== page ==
The Way and Its Power
Lao Tzu's Tao Te Ching and Its Place in Chinese Thought
Translated by Arthur Waley
The Way that can be told of is not an Unvarying Way;
The names that can be named are not unvarying names.
It was from the Nameless that Heaven and Earth sprang;
The named is but the mother that rears the ten thousand creatures, each after its kind.
Truly, only he that rids himself forever of desire can see the Secret Essences';
He that has never rid himself of desire can see only the Outcomes.
These two things issued from the same mould, but nevertheless are different in name.
This "same mould" we can but call the Mystery,
Or rather the "Darker than any Mystery',
The Doorway whence issued all Secret Essences.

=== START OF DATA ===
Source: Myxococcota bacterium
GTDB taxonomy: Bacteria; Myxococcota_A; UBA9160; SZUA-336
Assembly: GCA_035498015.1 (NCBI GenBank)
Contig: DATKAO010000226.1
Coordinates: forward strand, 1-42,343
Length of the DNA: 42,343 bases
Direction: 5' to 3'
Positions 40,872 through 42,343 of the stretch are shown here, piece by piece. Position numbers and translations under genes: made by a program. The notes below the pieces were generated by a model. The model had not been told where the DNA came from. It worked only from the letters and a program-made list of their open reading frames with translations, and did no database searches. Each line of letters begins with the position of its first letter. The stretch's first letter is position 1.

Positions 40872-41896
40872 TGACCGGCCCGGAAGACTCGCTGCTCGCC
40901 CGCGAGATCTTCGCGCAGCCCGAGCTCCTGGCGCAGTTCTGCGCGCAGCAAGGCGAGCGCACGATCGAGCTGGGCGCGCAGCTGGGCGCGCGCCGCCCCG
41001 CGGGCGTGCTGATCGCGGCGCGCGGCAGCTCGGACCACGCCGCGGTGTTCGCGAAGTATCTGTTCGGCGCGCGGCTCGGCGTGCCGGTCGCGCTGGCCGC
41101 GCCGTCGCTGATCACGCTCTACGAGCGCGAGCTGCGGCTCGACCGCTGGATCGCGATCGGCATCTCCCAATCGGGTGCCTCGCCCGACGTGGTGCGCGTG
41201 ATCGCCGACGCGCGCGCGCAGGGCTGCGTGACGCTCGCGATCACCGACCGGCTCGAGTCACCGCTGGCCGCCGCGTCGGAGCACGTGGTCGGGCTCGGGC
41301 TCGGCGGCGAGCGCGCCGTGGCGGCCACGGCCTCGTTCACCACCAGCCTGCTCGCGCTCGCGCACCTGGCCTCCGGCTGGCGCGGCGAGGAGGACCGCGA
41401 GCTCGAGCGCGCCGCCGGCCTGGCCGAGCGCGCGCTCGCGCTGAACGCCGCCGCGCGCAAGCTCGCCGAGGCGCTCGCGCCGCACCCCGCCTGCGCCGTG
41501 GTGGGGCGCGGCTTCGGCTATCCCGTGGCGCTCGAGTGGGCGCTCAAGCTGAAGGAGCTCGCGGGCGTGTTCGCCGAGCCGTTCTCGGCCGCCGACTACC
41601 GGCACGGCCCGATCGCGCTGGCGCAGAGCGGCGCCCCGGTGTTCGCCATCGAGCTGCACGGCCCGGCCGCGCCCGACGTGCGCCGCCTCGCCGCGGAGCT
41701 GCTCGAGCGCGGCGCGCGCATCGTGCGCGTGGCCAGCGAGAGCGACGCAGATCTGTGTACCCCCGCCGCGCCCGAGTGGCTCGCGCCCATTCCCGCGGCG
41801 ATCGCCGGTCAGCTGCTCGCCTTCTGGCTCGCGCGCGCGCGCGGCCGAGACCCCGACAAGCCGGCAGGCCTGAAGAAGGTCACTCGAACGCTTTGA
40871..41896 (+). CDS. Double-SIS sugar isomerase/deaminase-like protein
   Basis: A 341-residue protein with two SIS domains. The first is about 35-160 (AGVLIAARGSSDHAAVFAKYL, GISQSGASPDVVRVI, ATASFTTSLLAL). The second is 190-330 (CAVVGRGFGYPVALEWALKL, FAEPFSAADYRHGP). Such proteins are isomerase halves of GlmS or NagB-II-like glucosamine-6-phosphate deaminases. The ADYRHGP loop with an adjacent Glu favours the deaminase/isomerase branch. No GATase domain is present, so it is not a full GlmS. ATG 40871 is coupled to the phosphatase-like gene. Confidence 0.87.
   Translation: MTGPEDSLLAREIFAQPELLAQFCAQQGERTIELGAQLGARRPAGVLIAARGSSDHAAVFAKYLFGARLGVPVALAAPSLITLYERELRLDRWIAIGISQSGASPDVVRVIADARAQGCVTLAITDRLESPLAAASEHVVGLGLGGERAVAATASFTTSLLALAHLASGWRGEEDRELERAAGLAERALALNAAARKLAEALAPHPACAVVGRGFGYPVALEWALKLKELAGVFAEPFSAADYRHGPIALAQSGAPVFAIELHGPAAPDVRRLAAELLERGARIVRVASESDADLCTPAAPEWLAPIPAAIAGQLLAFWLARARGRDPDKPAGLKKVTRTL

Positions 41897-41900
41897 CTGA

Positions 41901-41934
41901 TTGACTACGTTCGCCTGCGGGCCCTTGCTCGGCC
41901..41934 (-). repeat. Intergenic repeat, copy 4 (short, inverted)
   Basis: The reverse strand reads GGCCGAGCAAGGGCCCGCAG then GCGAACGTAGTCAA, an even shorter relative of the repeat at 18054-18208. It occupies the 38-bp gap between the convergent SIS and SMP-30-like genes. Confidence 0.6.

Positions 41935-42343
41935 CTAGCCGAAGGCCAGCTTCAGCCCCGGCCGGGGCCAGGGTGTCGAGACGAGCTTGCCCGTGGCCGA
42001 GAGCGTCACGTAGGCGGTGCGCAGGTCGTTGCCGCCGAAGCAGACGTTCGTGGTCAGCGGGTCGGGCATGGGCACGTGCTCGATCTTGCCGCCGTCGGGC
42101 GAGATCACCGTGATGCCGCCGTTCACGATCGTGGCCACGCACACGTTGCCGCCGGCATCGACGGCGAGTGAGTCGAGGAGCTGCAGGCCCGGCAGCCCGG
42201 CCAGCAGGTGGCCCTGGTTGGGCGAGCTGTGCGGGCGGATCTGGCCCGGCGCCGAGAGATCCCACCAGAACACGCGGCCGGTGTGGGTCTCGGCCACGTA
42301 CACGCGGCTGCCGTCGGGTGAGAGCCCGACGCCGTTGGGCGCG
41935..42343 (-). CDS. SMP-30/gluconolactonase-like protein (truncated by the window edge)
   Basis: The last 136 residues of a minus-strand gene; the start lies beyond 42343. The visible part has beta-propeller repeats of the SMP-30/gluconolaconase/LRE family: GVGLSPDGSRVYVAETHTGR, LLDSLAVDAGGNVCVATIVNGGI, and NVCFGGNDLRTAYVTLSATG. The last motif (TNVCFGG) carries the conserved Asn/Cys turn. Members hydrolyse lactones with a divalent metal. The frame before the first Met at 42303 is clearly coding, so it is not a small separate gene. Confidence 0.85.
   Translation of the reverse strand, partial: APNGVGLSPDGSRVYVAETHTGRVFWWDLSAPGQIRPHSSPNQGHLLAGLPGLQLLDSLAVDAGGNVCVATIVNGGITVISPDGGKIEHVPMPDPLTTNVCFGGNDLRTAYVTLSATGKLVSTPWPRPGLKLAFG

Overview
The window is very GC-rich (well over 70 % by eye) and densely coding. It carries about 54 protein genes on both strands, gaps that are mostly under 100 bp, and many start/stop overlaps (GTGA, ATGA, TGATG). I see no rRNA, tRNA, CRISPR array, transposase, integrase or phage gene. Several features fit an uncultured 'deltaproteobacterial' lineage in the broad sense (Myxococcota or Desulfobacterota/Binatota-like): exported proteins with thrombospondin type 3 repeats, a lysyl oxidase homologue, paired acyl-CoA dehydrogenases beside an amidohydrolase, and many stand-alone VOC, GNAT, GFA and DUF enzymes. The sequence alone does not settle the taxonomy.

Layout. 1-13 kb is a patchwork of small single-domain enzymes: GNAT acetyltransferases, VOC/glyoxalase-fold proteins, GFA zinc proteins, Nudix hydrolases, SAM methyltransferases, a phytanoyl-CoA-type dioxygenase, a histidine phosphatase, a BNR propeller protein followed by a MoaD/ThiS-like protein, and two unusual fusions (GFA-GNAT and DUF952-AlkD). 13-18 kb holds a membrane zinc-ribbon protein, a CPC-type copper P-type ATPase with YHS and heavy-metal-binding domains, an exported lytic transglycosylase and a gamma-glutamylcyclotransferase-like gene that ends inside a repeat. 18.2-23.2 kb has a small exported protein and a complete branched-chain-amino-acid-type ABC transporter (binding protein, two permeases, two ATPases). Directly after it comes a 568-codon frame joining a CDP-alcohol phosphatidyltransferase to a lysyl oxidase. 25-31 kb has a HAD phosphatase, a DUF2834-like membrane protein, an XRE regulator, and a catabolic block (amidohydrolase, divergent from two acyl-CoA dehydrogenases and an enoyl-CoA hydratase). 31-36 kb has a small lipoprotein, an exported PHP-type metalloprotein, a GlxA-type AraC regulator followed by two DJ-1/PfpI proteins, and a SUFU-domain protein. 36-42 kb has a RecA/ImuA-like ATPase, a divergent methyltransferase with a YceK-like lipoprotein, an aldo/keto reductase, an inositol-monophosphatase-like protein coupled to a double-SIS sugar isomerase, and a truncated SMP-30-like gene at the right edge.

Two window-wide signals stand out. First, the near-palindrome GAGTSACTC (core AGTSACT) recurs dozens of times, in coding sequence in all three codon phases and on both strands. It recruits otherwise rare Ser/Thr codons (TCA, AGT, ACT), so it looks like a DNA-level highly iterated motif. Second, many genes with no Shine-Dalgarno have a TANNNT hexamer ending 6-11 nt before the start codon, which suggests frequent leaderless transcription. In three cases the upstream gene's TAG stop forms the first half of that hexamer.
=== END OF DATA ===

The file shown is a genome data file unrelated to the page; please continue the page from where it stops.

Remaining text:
The Realists demand a ch'ang-tao, an 'unvarying way' of government, in which every act inimical and every act beneficial to the State is codified and 'mated' to its appropriate punishment or reward. The Taoist replies that though there does exist a ch'ang-tao, 'an unvarying Way,' it cannot be grasped by the ordinary senses not described in words. In dispassionate vision the Taoist sees a world consisting of the things for which language has no names, Provisionally we may call them miao, 'secret esssences'. The Realist, his vision distorted by desire, sees only 'ultimate results', the Outcomes of those essences, never the essences themselves. The whole doctrine of Realism was founded on the conviction that just as things which issue from the same mould are mechanically identical, 'cannot help being as they are', so by complete codification, a series of moulds(fa), can be constructed, which will mechanically decide what 'name' (and consequently what reward or punishment) should be assigned to any given deed. But the two modalities of the Universe, the world as the Taoist sees it in vision and the world of everyday life, contradict the basic assumption of the Realist. For they issue from the same mould ('proceed from sameness'), and nevertheless are different as regards name. Strictly speaking, the world as seen in vision has no name. We can call it, as above, the Sameness; or the Mystery. These names are however merely stop-gaps. For what we are trying to express is darker than any mystery.